I love the Iron Throne that was built for HBO’s Game of Thrones, the TV adaptation of author George R.R. Martin‘s “A Song of Ice and Fire” books. It’s big (around eight feet tall) and intimidating and scary and awesome. But it’s not the Iron Throne that Martin visualizes in his head when writing about it, and that means it’ll never be the right Iron Throne.
Martin understands this, obviously, as things can’t always be exactly how they’re described in a book when you’re working under a strict budget. But with the Throne, many artists have tried to recreate what Martin has in his head—a massive thing, made of thousands of melted swords—and no one had come anywhere close…not until now, that is.
Artist Marc Simonetti does cover art and concept art, and it was his version of the Iron Throne that Martin discovered to be closer than any other. You can see what it looks like below, and why it would have been awful hard to create it for the HBO show.
Here’s a shorter version of his post, just so you have an idea:
The HBO throne has become iconic. And well it might. It’s a terrific design, and it has served the show very well. There are replicas and paperweights of it in three different sizes. Everyone knows it. I love it. I have all those replicas right here, sitting on my shelves.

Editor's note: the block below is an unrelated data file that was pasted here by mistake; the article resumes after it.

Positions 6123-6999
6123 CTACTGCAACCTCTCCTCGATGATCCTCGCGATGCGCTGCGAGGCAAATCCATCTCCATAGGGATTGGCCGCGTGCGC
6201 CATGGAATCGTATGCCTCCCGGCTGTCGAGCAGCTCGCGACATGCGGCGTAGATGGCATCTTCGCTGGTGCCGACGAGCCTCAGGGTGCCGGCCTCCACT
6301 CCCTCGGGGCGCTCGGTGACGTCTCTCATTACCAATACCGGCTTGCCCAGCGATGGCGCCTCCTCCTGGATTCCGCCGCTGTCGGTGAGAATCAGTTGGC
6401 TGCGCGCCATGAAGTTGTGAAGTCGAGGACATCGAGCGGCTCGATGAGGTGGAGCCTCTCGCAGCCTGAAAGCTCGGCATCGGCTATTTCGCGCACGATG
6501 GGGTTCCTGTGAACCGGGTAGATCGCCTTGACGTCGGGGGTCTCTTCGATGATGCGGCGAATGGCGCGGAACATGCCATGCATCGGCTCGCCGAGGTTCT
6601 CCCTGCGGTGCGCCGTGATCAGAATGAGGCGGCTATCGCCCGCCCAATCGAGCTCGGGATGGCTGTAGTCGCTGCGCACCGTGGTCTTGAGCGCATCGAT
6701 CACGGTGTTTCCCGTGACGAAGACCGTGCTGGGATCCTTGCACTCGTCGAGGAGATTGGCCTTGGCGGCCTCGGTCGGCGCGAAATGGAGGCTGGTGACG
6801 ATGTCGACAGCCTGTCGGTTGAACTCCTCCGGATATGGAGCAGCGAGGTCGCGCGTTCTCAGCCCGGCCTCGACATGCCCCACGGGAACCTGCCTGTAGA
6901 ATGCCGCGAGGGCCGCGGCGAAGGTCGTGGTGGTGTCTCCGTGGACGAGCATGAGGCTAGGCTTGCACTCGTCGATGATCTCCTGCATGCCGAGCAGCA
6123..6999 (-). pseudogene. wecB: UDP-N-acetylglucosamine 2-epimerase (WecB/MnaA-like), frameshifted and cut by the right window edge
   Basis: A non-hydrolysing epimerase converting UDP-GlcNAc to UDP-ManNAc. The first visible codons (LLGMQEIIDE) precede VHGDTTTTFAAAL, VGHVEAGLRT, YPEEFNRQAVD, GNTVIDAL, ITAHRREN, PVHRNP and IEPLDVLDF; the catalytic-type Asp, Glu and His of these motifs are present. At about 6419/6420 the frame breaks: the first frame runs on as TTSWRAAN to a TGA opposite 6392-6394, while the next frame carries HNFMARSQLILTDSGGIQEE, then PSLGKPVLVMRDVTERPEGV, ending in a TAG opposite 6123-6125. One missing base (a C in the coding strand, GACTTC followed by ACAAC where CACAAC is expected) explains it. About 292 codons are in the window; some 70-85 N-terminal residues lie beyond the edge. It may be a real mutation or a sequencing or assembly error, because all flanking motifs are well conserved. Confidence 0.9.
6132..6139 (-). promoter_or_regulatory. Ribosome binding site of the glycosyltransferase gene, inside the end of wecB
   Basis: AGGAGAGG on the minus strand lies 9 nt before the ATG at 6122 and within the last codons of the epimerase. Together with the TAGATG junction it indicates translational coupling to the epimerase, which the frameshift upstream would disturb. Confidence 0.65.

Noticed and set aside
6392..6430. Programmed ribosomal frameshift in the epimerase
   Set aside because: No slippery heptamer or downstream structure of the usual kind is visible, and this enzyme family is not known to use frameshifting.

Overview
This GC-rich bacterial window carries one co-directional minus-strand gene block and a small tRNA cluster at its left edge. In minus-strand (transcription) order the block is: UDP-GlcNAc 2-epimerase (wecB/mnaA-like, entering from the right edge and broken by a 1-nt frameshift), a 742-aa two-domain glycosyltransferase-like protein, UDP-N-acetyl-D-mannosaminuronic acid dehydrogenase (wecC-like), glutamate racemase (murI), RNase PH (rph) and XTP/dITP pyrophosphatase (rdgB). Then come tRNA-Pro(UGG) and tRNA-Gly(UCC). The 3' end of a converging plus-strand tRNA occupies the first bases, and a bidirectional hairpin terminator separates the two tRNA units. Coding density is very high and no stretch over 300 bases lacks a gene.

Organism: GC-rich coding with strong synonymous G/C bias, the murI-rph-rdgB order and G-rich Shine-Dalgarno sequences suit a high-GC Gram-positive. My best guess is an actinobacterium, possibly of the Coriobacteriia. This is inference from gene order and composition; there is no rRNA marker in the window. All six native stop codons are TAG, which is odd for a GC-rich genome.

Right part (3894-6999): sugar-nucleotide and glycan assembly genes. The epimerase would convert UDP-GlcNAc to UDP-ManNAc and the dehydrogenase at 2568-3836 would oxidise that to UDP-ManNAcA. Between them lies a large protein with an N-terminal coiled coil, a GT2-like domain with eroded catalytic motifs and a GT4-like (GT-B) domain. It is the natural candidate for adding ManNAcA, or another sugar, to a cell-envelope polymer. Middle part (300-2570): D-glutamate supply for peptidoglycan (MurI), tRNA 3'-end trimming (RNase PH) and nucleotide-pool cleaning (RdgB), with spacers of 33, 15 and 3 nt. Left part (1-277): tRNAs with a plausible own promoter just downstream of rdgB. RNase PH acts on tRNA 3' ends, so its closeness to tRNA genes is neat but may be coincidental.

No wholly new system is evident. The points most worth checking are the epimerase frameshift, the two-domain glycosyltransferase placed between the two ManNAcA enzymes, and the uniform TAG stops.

And yet, and yet… it’s still not right. It’s not the Iron Throne I see when I’m working on THE WINDS OF WINTER. It’s not the Iron Throne I want my readers to see. The way the throne is described in the books… HUGE, hulking, black and twisted, with the steep iron stairs in front, the high seat from which the king looks DOWN on everyone in the court… my throne is a hunched beast looming over the throne room, ugly and assymetric…
The HBO throne is none of those things. It’s big, yes, but not nearly as big as the one described in the novels. And for good reason. We have a huge throne room set in Belfast, but not nearly huge enough to hold the Iron Throne as I painted it. For that we’d need something much bigger, more like the interior of St. Paul’s Cathedral or Westminster Abbey, and no set has that much room. The Book Version of the Iron Throne would not even fit through the doors of the Paint Hall.